Each year, Apple showcases their new products at the World Wide Developers Conference (WWDC) event. During the 2017 WWDC, which is the 10th anniversary of the iPhone, Apple announced three new iPhones: iPhone X (pronounced ‘ten’), iPhone 8 and the iPhone 8 Plus. The screen of the iPhone X covers the entire front of the phone – eliminating the Home button and adding the Face ID feature to unlock the phone. The iPhone 8 and iPhone 8 Plus are similar to previous iPhones which have the bezel (edges around the screen) and have a physical Home button.
Apple stated that facial recognition is 1 in a million – about twenty times more secure than Touch ID. Face ID works despite changes in hair, glasses, hats, etc. Visually impaired users report that nystagmas, prosthetic eyes, etc. do not impact Face ID. The iPhone X relies on an infrared laser that projects thirty thousand points to create a 3D map of your facial structure. This 3D mapping also eliminates the possibility of unlocking the iPhone with a picture or even with a 3D mask. For security reasons, the iPhone X requires the user to look at the phone in order to unlock it. There is an accessibility setting to disable this feature, enabling Face ID to unlock the phone whether you are looking at the phone or not. During the initial iPhone set up, if VoiceOver is on, the look to unlock feature will automatically be disabled. You can turn off Face ID (or Touch ID on other iPhone models) by quickly pressing the Power button 5 times.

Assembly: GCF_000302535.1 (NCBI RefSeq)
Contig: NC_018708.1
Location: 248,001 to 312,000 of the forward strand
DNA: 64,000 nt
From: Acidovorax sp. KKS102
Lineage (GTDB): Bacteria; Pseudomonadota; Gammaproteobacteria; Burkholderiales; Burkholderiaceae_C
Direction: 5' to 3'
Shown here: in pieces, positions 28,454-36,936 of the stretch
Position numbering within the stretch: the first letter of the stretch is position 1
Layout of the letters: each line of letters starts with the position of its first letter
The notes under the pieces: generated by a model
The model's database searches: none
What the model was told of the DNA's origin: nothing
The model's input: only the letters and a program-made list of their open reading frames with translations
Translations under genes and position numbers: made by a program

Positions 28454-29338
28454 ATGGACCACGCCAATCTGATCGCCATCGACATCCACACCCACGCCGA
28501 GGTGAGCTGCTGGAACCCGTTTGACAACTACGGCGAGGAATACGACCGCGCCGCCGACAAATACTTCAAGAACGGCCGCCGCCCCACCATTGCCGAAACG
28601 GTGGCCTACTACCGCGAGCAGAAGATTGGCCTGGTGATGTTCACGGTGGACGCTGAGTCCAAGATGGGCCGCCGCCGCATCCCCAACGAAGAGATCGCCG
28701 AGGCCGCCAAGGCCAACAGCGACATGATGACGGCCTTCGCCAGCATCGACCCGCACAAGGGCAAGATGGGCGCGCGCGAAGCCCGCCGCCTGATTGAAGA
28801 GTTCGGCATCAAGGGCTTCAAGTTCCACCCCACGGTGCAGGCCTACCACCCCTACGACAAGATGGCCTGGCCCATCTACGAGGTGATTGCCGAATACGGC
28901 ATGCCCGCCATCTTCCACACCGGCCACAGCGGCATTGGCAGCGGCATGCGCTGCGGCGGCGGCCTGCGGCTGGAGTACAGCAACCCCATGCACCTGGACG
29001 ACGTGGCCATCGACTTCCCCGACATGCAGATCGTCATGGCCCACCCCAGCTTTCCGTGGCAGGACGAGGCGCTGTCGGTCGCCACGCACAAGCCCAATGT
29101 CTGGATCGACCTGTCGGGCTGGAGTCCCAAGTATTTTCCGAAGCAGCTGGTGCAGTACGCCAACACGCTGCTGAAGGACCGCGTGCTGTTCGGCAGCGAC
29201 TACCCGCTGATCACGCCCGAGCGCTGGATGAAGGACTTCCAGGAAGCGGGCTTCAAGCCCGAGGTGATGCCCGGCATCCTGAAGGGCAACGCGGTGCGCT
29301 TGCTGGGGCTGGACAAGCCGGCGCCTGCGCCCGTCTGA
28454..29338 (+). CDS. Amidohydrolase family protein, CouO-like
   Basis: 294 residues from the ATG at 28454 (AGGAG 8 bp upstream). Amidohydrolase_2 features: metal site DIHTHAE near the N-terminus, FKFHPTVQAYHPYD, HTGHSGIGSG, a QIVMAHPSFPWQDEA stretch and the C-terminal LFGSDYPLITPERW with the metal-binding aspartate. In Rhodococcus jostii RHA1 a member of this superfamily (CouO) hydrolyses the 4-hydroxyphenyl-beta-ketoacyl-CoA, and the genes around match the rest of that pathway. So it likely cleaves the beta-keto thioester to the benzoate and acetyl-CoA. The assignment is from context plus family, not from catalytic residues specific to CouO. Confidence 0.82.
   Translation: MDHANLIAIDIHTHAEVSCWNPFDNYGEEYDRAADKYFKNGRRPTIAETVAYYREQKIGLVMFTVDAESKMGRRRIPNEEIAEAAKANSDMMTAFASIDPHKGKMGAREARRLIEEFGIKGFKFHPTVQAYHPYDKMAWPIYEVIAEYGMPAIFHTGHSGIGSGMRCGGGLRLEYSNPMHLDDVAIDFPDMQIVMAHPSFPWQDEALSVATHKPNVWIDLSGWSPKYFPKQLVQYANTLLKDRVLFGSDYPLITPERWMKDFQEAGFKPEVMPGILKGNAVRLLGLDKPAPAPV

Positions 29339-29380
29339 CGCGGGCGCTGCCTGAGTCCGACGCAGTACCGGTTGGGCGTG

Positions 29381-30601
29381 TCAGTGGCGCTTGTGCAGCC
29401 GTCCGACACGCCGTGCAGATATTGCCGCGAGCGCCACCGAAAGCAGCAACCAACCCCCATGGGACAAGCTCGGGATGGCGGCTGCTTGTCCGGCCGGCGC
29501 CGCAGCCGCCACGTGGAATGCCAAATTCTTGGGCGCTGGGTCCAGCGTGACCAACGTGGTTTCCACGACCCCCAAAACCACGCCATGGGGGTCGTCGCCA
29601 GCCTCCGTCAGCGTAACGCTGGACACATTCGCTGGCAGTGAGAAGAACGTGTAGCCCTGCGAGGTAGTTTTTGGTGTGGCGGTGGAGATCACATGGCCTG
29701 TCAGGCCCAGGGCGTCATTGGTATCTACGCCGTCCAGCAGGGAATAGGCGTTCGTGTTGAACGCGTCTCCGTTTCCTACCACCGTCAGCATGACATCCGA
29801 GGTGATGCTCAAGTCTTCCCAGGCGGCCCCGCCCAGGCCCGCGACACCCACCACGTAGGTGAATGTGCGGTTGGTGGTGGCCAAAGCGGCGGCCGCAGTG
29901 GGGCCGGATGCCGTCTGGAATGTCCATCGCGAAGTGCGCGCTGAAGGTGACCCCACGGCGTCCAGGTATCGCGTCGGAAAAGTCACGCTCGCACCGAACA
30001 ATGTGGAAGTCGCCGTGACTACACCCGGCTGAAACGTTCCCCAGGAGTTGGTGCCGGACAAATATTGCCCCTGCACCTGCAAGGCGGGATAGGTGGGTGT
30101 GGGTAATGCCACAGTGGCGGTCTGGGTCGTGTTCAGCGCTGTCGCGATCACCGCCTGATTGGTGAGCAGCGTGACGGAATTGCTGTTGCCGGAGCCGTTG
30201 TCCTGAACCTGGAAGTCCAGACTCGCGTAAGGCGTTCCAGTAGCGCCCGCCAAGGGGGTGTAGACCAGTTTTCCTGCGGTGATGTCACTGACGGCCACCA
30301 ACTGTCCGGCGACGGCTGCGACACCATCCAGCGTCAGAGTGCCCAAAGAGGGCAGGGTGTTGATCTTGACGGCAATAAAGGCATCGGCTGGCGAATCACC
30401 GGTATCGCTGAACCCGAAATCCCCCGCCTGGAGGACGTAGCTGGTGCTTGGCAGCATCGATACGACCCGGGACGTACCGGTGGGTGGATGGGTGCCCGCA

Note: Apple acklnowledged that identical twins may be an exception to the security of Face ID.
For details about all the products announced at WWDC 2017, go to the AppleVis post, All the Xciting News from Apple’s September 12 Event
For details about the accessibility of Face ID, go to the AppleVis post, Goodby to the Home Button, Hello to Face ID; What Might This Mean to Blind and Low Vision iPhone Users?
For specs and the iPhone X, iPhone 8 and iPhone 8 Plus comparisons, go to Apple’s website.
By Diane Brauner